Their horses tethered well downwind of the marauding beasts, the small party of elves and Boromir approached them from behind. The orcs were confident, feasting on some slaughtered pigs that hadn’t been able to be gathered inside the protecting garth of oaks. The butchering made the woods stink of blood, but this also served to distract the orcs from their approach. Not ever given to ‘fair shares’ some small numbers of orcs squabbled over their kills in scattered groups among the taller woodland trees that edged the orchards. The first two such never knew what swung down from the trees to slash throats and stab at hearts before vanishing silently back into the branches. The third and fourth raised some noise but where barely heard above the quarrelling of the others. Only after that did one of the beasts notice the drop in sound; that nothing stirred under the trees to one side of him. His suspicions were too late when an arrow took him through the throat, but his gargled yelp finally alerted the others.

“There’s White Maggots in the trees!” yelled one self-styled leader.

Pig-flesh set aside, their still-confident thoughts turned to other rendings.

“Get ‘em! Look up and get’em!!”

But looking up meant a feathered shaft in the eye for the unwary, and nothing to see but swaying leaves and branches for the rest of the howling mob.

Gwindor sprinted lightly back along a branch before leaping to the next tree, deeper into the wood. He sprang again, pausing to whisper to Boromir safely ensconced in a wide crook of branches.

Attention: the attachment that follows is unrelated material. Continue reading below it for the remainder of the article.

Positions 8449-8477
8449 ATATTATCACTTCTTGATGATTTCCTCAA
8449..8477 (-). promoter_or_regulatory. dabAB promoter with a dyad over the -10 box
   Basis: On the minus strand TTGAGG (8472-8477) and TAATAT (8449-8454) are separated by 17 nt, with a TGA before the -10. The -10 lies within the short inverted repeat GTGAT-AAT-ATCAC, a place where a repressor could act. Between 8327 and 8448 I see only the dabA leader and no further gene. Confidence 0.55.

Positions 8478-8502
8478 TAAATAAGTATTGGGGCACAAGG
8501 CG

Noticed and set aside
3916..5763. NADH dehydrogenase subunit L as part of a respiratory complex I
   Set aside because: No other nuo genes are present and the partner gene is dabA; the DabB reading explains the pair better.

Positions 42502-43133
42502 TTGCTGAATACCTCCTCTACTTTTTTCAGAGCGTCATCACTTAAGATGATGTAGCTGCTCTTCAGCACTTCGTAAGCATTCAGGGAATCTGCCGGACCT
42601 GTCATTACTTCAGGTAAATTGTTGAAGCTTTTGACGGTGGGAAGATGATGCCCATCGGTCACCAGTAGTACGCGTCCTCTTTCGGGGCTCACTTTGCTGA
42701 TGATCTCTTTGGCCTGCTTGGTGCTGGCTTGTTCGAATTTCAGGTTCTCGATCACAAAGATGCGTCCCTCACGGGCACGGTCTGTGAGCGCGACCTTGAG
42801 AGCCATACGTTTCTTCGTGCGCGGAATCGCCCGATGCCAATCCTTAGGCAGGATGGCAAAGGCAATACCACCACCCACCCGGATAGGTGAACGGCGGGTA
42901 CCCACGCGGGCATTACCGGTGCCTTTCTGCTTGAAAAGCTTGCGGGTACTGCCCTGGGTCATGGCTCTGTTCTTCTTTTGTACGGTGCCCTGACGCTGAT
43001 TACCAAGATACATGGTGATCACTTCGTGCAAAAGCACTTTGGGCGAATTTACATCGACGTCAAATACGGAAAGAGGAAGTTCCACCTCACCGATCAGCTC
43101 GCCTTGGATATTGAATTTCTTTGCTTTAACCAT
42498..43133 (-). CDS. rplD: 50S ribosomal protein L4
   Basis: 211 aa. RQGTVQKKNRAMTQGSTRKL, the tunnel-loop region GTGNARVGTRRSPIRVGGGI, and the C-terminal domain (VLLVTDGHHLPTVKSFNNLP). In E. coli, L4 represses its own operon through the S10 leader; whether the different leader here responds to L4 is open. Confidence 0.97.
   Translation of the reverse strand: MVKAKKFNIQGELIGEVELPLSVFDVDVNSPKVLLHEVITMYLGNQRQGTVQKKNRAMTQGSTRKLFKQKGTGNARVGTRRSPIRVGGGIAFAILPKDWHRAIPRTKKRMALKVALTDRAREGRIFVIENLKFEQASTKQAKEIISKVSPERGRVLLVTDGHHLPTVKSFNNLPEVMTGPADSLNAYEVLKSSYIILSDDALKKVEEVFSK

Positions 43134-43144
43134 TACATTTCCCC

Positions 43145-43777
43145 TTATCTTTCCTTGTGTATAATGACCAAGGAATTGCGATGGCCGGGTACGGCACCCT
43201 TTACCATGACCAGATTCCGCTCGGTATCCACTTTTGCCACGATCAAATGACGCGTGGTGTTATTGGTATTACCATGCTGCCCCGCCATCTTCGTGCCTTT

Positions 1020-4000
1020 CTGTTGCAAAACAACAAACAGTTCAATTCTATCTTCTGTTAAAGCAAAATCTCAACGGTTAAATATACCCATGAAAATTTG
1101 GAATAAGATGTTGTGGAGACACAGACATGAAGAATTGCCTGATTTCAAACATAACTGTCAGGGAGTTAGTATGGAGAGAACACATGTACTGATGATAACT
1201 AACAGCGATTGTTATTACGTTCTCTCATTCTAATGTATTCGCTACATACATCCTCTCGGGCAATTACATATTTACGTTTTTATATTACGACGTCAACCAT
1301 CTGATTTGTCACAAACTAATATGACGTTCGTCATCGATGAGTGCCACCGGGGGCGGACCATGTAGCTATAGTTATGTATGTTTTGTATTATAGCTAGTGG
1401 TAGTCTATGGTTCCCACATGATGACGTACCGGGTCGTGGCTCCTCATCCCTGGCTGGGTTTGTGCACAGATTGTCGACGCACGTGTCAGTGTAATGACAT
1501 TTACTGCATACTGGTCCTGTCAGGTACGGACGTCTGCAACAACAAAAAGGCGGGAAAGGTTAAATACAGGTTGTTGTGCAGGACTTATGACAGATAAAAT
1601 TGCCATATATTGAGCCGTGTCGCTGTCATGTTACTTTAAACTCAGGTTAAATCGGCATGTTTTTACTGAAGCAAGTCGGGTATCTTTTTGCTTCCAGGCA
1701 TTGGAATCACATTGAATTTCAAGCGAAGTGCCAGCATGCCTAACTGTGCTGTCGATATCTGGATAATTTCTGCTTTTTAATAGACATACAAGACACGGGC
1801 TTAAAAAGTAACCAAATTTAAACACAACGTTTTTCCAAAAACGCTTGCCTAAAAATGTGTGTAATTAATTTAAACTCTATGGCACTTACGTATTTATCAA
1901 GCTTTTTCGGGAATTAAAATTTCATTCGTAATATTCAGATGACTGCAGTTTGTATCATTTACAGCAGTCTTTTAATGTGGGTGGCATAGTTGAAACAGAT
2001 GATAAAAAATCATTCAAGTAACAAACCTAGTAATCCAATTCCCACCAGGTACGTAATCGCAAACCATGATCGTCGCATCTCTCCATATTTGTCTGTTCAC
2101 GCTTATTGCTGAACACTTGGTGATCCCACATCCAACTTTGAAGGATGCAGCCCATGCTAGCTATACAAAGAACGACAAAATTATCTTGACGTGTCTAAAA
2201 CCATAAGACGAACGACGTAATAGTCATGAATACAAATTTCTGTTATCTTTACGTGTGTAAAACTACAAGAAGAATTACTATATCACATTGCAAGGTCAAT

“Shoot what comes after me and don’t miss! Or I’ll have to come back and rescue you!”

“I won’t miss!” growled Boromir, but Gwindor was already scampering lightly along a branch, before swinging down to slit the throat of a single bold orc ahead and to one side of its fellow spawn. The black figure dropped in an untidy heap gushing black blood from a gapping throat wound.

The next was not so easy; Gwindor’s lethal knife clanged against a substantial metal gorget around the creature’s wide neck. A throaty cackle of laughter emerged as the orc fended off the blow and wrong-footed Gwindor in the process. Of a sudden, the wide-open mouth sprouted a white feathered tongue; the cackle cut short to a gargle of blood before it fell, face down, to the ground. Gwindor caught sight of Boromir and his bow and gave a curt nod of thanks before springing away, back into the trees.

Wood-craft was unknown to the yrech, they swarmed after their invisible attackers, but were cut down one by one. As their number dwindled, some thought to gather together for safety in numbers, each trying to cower behind the others as they sought to escape. The elves of the garth could see the disturbance and some made a sortie to aid the unseen relief. Attacked on two sides now the raid became a rout, and only a few especially fleet orcs survived to run away from the vengeful elves; doubling back through the unharmed orchards, to escape out onto the plains of Rohan beyond the forest.